London: A team of scientists and clinicians, led by researchers at King's College London and St George's, University of London, are calling for a review of penicillin dosing guidelines for children, as the current guidelines have remained unchanged for nearly 50 years.
   
The call comes as a study published in the British Medical Journal indicates some children may not be receiving effective doses, which could potentially lead to failed treatment and contribute to antibiotic resistance.
   
Oral penicillins (such as amoxicillin) account for nearly 4.5 million of the total 6 million annual prescriptions for antibiotics given to treat childhood bacterial infections each year in the UK.
   
Current dosing guidelines for penicillin are provided by the British National Formulary for Children (BNFC) and are mainly based on age bands.
   
The doses given have not changed in almost 50 years.
   
But the dose of penicillin needed is determined by a child's weight, and the guidelines have not taken into account the increase in the average weight of children over time.
   
The experts say reviewing these guidelines is essential, to ensure all children who require penicillin are receiving effective doses.
   
The review was led by Dr Paul Long from the Institute of Pharmaceutical Science at King's College London and Professor Mike Sharland at St George's, University of London on behalf of the improving Children's Antibiotic Prescribing Research Network (iCAP).
   
The team carried out a literature review of evidence, including all the historic archives of the Royal Pharmaceutical Society and the British Medical Association, to understand the origins of the current dosing guidelines.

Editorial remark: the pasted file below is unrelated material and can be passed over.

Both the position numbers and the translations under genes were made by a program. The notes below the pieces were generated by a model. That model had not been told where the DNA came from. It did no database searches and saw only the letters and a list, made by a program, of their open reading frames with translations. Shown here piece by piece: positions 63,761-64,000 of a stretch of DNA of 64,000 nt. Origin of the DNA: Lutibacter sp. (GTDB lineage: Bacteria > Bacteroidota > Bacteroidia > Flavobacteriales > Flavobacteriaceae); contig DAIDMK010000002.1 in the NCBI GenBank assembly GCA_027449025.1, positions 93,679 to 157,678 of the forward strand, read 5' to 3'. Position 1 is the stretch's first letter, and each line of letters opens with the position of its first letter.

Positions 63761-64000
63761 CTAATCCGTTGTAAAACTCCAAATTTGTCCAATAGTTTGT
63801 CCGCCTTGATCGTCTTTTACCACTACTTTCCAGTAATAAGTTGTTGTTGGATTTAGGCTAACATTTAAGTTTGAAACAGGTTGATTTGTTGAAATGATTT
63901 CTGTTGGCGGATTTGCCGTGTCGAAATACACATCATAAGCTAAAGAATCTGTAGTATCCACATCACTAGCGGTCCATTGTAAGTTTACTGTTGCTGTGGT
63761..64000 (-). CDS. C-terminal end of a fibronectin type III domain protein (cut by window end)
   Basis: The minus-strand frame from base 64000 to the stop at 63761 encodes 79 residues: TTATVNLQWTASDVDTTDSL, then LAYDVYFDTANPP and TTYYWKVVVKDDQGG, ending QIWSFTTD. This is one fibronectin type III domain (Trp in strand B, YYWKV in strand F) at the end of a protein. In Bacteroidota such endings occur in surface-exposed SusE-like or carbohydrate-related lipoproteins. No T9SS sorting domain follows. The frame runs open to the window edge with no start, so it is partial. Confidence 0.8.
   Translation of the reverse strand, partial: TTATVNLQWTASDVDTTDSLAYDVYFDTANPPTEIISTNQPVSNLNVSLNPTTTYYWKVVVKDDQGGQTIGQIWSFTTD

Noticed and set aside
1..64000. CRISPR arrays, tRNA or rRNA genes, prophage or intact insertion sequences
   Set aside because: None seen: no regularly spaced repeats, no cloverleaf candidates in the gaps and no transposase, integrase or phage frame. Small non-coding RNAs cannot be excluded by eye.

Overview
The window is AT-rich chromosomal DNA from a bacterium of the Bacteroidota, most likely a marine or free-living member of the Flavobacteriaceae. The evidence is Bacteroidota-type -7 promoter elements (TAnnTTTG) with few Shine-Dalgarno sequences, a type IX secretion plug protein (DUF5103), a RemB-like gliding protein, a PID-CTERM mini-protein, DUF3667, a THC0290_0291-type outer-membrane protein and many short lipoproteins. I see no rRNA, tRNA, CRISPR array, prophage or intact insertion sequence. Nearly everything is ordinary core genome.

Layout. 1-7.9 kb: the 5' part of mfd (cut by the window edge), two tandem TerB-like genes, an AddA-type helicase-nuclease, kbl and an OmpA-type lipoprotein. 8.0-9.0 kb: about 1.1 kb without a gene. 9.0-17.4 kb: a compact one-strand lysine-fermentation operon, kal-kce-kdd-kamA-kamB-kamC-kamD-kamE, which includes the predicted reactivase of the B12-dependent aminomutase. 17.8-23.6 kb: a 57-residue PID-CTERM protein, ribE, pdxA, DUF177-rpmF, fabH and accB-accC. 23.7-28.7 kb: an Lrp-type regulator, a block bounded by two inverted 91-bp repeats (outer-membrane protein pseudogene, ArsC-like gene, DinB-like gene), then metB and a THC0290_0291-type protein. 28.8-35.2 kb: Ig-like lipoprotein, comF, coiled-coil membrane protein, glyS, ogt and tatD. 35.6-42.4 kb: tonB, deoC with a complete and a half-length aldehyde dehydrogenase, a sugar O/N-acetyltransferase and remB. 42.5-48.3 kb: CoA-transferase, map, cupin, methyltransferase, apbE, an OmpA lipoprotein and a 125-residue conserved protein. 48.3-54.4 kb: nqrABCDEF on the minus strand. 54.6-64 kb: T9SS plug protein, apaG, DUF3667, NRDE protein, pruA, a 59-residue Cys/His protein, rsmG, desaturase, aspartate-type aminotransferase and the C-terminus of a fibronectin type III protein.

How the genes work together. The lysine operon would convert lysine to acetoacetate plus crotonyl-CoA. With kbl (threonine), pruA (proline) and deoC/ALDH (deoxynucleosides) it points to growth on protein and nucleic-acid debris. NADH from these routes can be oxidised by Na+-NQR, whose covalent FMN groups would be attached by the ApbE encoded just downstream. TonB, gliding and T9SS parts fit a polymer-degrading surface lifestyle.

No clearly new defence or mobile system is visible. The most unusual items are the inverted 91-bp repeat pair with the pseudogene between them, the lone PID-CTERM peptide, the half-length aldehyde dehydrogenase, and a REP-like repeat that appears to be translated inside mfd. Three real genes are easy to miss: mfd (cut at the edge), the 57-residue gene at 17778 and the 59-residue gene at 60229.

They found that prescribing based on age bands had first been suggested in the early 1950s, based on the results of oral dosing studies.
   
Following these findings, a general recommendation to use age banding for all antibiotics in children was published in the BMJ in 1963, and these same recommendations remain in use today.
   
The researchers found that the age band guidelines set in 1963 were accompanied by average weights, and doses are based on fractions of the widely used adult doses.
   
The BNFC structured dosing bands are: birth to 1 year (10 kg); 2 years (13 kg); 5 years (18 kg); and 10 years (30 kg).
   
However, according to the Health Survey for England 2009, the average weight today of a 5 year old is 21 kg and a 10 year old is 37 kg, indicating that average weights today are up to twenty percent higher than in 1963.
   
Under-dosing is potentially a problem for children, as this could lead to sub-therapeutic concentrations.
The researchers also noted that adult penicillin recommendations have been re-evaluated taking modern weights into consideration, and penicillin doses have consequently increased.
     
But UK recommendations for children have not been reassessed in the same way.

(Agencies)